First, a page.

Patellar Tendonitis (Jumpers Knee)

What is Jumper’s Knee and how can you tell?
Patellar Tendonitis also known as “Jumpers knee”, is an inflammation or injury of the patellar tendon; the cord-like tissue that connects the Patella (kneecap) to the Tibia (shin bone). Jumpers knee is sports specific and refers to the functional stress overload when the joint is being over used in repetitive high impact movements such as jumping, running, and fast directional change. With these repetitive high impact movements, it causes tissue damage, irritation or possible strain to the Patellar Tendon. Jumpers Knee is not gender or age specific but primarily affect those individuals with mature skeletal structures who are heavily involved in sports such as Volleyball, Basketball, Soccer, Gymnastics, and Football. Unfortunately, many of these athletes consider this as a minor ache or discomfort and they continue to train and compete with it, ignoring that Jumpers Knee is a serious condition that can get worse over time and ultimately require surgery if untreated. Early medical attention and treatment is recommended to help prevent further damage to the knee.

How to determine if you have Jumpers Knee
First, you should see a licensed physician who specializes in this field and have an evaluation to determine the grade of the injury. This will be key in formulating a perfect treatment plan of care because it will be a comprehensive and personalized plan that will be tailor made for your specific situation. During the evaluation, the physician can determine if you have Jumpers knee if you have pain directly over the Patellar Tendon (front of the knee), stiffness or instability in the knee while jumping, kneeling, running, or have pain when you’re bending the knee.

Other risk factors that can contribute to the pain associated with Jumpers Knee are increased body weight, being knock-kneed or bow-legged, having uneven limb length, and having an abnormally high or low knee-cap.

Treatments for Jumpers Knee

  • Over-the-counter: Depending on the severity of the injury, Jumpers Knee can be categorized into 4 grades ranging from minor to severe. For most athletes who have a grade 1 Jumpers Knee, they try to treat the pain with over the counter anti-inflammatory medicine such as Motrin, Aleve, and Tylenol. In most cases, over the counter medicine can help with pain tolerance but it won’t solve the problem or prevent it from getting worse.
  • Physical Therapy: Primarily athletes who suffer from a grade 2 Jumpers knee, they tend to take a conservative management approach such as Physical Therapy where they implement and utilize Cryotherapy, lifestyle modifications, stretching and strengthening. With Physical Therapy, athletes are applying ice 20- 30mins three times a day, decreasing their sports activity, improving flexibility by stretching, and strengthening the surrounding muscles of the knee with functional exercises to help increase stability and mobility. It is still recommended to continue to follow up with a licensed physician who specializes in joint regeneration because Physical Therapy may not solve the underlying issue of possible tissue damage.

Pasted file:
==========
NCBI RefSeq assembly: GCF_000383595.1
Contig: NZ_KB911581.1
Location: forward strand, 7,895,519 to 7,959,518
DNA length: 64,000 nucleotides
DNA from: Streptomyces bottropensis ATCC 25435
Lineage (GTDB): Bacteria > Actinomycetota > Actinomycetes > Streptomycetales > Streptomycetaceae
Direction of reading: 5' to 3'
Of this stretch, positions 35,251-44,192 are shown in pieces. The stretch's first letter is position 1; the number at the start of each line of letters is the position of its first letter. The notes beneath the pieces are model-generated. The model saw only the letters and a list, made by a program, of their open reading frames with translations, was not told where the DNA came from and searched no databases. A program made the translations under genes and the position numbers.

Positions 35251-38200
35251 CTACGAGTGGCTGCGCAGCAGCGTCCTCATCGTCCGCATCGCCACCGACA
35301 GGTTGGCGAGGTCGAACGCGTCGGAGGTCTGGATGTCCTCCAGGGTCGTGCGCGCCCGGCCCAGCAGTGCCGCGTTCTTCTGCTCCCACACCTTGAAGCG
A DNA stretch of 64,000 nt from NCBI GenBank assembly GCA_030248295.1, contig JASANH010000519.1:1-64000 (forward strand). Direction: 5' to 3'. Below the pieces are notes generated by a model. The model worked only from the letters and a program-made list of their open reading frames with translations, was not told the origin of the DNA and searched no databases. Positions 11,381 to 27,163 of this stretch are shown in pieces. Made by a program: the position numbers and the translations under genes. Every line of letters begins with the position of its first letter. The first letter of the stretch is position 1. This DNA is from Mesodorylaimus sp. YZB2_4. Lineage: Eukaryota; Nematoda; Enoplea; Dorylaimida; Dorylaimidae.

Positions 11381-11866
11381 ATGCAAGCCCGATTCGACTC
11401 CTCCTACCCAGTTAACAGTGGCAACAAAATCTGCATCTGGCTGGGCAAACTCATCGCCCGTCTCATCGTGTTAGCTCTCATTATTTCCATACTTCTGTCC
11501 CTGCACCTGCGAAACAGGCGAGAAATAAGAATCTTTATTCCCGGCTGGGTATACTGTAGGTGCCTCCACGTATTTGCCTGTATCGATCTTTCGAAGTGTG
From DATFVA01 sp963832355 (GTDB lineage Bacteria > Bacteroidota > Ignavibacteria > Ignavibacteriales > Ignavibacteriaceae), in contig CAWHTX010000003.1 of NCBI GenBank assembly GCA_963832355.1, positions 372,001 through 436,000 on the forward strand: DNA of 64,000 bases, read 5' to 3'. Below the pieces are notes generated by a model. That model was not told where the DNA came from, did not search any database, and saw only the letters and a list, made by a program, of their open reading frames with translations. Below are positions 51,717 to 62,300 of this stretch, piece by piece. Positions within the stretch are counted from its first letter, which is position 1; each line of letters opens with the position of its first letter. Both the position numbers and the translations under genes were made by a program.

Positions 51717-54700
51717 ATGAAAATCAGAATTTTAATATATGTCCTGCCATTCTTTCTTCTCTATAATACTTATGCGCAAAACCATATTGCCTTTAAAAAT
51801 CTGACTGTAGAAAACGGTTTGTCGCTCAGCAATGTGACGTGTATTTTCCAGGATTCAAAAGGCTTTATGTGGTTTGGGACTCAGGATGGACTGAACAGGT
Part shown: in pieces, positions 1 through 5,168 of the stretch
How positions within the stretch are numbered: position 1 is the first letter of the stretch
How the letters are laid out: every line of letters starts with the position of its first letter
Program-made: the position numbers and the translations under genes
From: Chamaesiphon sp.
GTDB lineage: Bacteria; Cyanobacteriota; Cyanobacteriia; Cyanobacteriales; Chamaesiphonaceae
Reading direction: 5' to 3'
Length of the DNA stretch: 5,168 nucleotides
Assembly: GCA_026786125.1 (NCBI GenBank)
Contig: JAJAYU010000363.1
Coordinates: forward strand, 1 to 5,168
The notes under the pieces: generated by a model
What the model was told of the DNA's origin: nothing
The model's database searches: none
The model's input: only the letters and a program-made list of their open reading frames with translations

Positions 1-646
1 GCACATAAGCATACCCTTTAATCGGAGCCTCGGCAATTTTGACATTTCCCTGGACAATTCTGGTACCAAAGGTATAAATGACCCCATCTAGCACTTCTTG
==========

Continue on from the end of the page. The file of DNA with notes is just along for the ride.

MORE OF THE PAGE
• Prolotherapy: When athletes suffer a grade 3 Jumpers Knee, they have caused damage to the tendon with micro tears. If gone untreated, it can potentially become a grade 4 where the Patellar Tendon can tear partially or completely, which then would require surgical repair. To treat a grade 3 Jumpers knee and to prevent a grade 4, Prolotherapy can be highly beneficial. Prolotherapy also known as Regenerative Joint Injection utilizes the body’s inflammatory response (healing processes) to strengthen and repair injured joints and damaged connective tissues. This treatment is in the same category as PRP (Platelet Rich Plasma) because they both act as regenerative therapy to joints. Within the healing mechanism, the body is laying down new tissue in the damaged or weakened areas. This occurs when a Licensed Physician injects the injury site with a solution containing natural substances such as Dextrose (sugar) and a local anesthetic that stimulates the healing process. The injection inhibits growth of new tendon fibers, resulting in strengthening of the weakened area.

The best method to decide which of the above treatments are best for you is to see an Osteopathic Physician who has expertise and experience in the field of Regenerative medicine. They can easily medically evaluate you and give you the best treatment options and plan of care.